"In 1 995, Brazilian president Fernando Henrique Cardoso decided to privatize Brazil's railroads.
A private firm, GP Investimentos Limited, decided to bid for the branch known as the "southern line," which ran through Brazil's three southernmost states. GP was high bidder in the auction in December 1 996. After an interim period of management, the firm put one of its own executives, Alexandre Behring, in charge of the company, which was later renamed America Latina Logistica (ALL). When Behring took charge, he was in his early 30s-just four years out of business school.
Behring didn't have much to work with. ALL had only 30 million Brazilian reals in cash on its balance sheet. At one of Behring's first meetings, a mid-level manager beseeched him for 5 million reals to repair a single bridge. Though sympathetic, Behring knew that fixing everything that was broken would require hundreds of millions of reals. The needs were profound, but he faced an unyielding constraint: ALLS depleted bank account.
The railroad purchased by GP was in chaos, and when Behring and his team took charge, with new personnel and new priorities, more chaos was whipped into the preexisting chaos. The resulting decision paralysis should have been inescapable. And it likely would have been if Behring hadn't made clear exactly what needed to be done.
His top priority was to lift ALL out of its precarious, cashstrapped financial state. To accomplish this, he and his 35-yearold CFO, Duilio Calciolari, developed four rules to govern the company's investments:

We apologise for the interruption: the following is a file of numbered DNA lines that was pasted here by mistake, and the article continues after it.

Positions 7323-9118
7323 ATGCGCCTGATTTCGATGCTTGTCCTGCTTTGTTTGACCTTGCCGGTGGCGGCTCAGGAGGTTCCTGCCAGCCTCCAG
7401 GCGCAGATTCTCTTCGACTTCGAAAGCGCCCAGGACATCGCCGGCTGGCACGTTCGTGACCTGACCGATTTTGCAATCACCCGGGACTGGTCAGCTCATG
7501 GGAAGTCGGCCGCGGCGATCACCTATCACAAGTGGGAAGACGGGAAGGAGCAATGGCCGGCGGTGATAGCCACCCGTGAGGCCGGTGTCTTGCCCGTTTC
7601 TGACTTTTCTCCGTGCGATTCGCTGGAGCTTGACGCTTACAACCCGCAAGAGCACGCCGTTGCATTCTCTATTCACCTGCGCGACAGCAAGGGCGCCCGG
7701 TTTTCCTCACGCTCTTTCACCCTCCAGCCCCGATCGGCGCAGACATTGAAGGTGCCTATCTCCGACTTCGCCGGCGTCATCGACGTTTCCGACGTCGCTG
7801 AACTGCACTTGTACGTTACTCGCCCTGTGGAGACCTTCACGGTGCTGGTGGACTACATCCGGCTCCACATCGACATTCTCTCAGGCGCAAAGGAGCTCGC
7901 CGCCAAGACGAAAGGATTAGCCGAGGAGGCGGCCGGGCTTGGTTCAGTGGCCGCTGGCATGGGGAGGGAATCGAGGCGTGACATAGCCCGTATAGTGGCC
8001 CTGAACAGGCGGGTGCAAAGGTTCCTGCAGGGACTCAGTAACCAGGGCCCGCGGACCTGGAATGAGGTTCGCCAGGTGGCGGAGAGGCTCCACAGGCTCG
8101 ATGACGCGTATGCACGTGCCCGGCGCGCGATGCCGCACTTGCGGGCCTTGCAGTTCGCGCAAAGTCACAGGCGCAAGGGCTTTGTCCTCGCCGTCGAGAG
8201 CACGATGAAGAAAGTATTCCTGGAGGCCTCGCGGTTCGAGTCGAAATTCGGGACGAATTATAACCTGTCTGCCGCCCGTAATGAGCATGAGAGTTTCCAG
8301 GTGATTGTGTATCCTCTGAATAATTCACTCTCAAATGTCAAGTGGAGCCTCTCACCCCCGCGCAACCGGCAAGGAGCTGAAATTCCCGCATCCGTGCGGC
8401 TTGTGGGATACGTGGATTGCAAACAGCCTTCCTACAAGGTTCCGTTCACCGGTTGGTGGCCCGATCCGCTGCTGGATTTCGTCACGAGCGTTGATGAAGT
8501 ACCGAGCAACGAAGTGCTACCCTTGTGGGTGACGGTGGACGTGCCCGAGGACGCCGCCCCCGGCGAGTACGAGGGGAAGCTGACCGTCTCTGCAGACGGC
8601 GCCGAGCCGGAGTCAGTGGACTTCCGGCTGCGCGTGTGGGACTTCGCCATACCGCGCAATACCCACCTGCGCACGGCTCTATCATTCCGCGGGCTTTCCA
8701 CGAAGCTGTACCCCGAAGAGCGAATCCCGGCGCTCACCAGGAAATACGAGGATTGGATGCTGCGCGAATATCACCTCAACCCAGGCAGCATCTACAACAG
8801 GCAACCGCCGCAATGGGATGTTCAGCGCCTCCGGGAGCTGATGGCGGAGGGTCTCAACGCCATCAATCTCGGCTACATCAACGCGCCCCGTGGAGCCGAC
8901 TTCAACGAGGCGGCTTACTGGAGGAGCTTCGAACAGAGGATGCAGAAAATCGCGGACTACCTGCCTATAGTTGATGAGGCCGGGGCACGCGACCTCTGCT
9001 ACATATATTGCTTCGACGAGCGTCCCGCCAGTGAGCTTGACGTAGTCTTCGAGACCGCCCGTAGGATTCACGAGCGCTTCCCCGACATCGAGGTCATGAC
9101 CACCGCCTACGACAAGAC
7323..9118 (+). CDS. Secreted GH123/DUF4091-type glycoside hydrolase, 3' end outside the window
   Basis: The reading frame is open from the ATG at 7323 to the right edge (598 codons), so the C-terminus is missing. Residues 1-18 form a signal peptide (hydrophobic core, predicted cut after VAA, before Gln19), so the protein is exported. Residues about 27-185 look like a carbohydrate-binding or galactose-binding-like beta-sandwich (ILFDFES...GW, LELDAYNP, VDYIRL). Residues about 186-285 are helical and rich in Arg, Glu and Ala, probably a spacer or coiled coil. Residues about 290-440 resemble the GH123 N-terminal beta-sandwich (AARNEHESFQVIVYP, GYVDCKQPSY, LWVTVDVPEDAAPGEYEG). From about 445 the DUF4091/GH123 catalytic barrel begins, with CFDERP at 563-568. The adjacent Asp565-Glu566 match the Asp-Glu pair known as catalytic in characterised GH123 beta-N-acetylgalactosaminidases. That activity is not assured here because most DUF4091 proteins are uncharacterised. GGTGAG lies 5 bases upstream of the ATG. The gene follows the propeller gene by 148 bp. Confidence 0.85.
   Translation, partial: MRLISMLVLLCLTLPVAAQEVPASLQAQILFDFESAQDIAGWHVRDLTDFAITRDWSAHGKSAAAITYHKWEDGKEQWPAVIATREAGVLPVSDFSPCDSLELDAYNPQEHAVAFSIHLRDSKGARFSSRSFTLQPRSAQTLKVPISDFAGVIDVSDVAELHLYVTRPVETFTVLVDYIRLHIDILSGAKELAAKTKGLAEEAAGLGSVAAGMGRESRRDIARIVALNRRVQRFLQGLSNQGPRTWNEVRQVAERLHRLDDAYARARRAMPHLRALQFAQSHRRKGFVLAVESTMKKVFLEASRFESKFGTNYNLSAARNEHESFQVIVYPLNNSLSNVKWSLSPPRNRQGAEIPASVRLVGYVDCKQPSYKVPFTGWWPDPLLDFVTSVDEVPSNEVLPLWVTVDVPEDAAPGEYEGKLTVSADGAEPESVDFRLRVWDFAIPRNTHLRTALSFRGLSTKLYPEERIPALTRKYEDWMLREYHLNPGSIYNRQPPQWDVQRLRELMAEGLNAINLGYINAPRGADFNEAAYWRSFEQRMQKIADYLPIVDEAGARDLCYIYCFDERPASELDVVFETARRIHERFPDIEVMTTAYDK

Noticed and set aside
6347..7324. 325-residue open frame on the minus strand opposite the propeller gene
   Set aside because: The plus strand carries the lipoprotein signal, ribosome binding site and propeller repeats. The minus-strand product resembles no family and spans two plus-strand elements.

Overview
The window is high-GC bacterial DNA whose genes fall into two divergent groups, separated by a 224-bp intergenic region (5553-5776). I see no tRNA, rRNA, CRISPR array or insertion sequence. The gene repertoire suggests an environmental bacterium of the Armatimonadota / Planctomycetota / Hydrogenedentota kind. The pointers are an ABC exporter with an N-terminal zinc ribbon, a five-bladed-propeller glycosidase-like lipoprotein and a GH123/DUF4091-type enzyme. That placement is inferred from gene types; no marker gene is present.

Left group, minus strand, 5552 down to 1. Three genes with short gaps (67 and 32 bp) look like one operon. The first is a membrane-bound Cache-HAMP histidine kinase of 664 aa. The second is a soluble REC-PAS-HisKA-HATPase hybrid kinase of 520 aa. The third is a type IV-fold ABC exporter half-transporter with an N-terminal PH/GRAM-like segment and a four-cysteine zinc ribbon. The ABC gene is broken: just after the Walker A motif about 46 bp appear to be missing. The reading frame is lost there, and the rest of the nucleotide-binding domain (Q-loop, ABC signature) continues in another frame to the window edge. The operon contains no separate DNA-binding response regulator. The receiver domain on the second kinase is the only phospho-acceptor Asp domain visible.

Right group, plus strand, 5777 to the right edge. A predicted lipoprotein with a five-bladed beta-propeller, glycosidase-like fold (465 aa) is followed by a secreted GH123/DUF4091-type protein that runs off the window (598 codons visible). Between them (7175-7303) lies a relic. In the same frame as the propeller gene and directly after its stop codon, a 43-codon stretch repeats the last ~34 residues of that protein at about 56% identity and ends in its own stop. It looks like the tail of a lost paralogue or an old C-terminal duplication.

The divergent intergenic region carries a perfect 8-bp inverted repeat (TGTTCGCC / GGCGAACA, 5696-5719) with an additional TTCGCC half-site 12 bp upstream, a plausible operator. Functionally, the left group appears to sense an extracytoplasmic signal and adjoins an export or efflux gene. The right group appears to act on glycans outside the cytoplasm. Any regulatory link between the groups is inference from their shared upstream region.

- Rule 1 : Money would be invested only in projects that would allow ALL to earn more revenue in the short term.
- Rule 2: The best solution to any problem was the one that would cost the least money up front--even if it ended up costing more in the long term, and even if it was a lower-quality solution.
- Rule 3: Options that would fix a problem quickly were preferred to slower options that would provide superior long-term fixes.
- Rule 4: Reusing or recycling existing materials was better than acquiring new materials.
The four rules were clear: ( 1 ) Unblock revenue. (2) Minimize up-front cash. (3) Faster is better than best. (4) Use what you've got. These rules, taken together, ensured that cash wouldn't be consumed unless it was being used as bait for more cash. Spend a little, make a little more.
This is what we mean by "scripting" the critical moves.
Situação inicial caótica, uma autêntica wicked mess e, no entanto, bastaram quatro regras para em 2 anos se passar de uma perda líquida de 80 milhões de reais em 1998, para um lucro de 24 milhões de reais em 2000.
Conseguem imaginar meia-dúzia de regras para rebentar as comportas que impedem a explosão da nossa capacidade de criar riqueza?